Tuesday, September 14, 2010
Life Expectancy And Upper Cervical Care
We often hear how life expectancy is increasing and how fortunate we are compared with those who were born hundreds of years ago. As with all statistics, the figures that we hear are not necessarily an accurate description of reality. In this particular case, it is true that expectancy has increased over the centuries, however it is not necessarily related to an overall increase in health. Decreases in both accidental deaths and deaths related to childbirth (both mother and child) factor heavily into these statistics. Undoubtedly, improved living conditions have also greatly affected these statistics. For every child who dies in childbirth another person must live to be 100 to create a life expectancy of 50!
While life expectancy is increasing, I am not sure that the increase is significant or that it reflects the fact that we are healthier people. In 1900, the life expectancy was 47 years. In 1950 it had risen to 68 years. That seems like a pretty good jump, 21 years in half a century. Of course, during that time great strides in sanitation and living conditions occurred. Not many people had pure water or even flush toilets in 1900 but by 1950 almost everyone did. These factors and others like them could account for the increase of 21 years.
The average life expectancy today is around 78 years. If you do the math you find that life expectancy increased 21 years in the first half of the 20th century and only around 10 years in the next 60. This is a little disconcerting considering the fact that there have been significantly more scientific breakthroughs in the last 60 years than in the first part of the 20th century. In addition to so-called breakthroughs in science and medicine, we have also seen the development of numerous safety products to reduce the number of accidental death including air bags, smoke detectors and helmets. Additionally, the transition from an industrial nation to an informational one in the past 60 years has reduced the number of deaths associated with industrial accidents. The way the government places power in the hands of agencies like OSHA, one would think they alone are responsible for the 10-year increase in life expectancy. What is more, greater numbers of people are adopting a healthier lifestyle. Smoking has decreased significantly in this country and record numbers of people are going to fitness centers.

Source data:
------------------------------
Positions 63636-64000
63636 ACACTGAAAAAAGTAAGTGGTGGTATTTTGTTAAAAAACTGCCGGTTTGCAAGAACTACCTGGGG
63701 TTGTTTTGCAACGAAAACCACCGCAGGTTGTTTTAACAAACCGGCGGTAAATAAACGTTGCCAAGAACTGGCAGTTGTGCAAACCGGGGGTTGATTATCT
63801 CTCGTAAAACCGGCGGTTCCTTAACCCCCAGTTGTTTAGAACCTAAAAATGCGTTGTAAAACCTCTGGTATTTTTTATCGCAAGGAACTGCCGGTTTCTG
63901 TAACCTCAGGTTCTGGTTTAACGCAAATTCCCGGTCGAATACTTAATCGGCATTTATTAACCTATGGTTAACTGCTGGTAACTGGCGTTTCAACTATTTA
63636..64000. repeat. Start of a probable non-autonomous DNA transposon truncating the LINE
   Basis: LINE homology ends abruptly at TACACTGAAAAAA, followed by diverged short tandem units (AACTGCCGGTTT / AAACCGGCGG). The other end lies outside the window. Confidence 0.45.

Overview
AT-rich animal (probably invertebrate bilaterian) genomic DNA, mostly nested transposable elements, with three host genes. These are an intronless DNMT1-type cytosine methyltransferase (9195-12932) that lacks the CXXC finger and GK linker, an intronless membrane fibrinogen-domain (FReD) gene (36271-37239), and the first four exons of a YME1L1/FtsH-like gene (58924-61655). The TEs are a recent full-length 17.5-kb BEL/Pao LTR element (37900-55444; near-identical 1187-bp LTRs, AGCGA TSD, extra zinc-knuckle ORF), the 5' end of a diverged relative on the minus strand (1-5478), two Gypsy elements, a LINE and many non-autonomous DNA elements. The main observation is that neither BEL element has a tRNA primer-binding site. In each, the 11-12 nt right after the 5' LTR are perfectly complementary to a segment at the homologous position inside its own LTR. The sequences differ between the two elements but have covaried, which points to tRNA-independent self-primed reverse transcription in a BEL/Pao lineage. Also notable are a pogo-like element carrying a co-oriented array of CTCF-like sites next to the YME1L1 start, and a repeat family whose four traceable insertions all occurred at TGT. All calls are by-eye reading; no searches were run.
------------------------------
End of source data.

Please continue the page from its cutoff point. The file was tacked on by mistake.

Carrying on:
This brings us to the frightening conclusion that medical science has not really had a significant impact on life expectancy. More money has been spent in research to find cures for disease in the last 60 years than all of human history. It seems we should have more to show for it than a 10-year increase. The fact is all the attention focused at addressing disease has probably not added one year to the life expectancy of the average American. All the drugs that have been discovered and all the surgical procedures that have been done have not increased our life span for one simple reason. We can research and fight disease as much as we want but until we begin to focus on health and its cause, we are not going to create healthier people and without healthier people, life span will never increase.
Upper cervical care is not an approach to disease. It has an objective of enabling the body to work at its maximum potential by removing interference. In so doing the body has greater ability to adapt to the stresses of life. More benefit can be gained from nutrition and exercise. Resistance is higher to fight off disease, natural resistance, not the kind that is brought about by ingesting drugs into the body, drugs with side effects.
Do not be fooled into thinking that these little increases in life expectancy are some major achievements. The fact is the beauty and perfection of the human body suggests we should live longer than we do. Begin to explore true changes to your ability to be well, including periodic upper cervical care, so you can bring about great leaps in longevity for yourself and all your loved ones.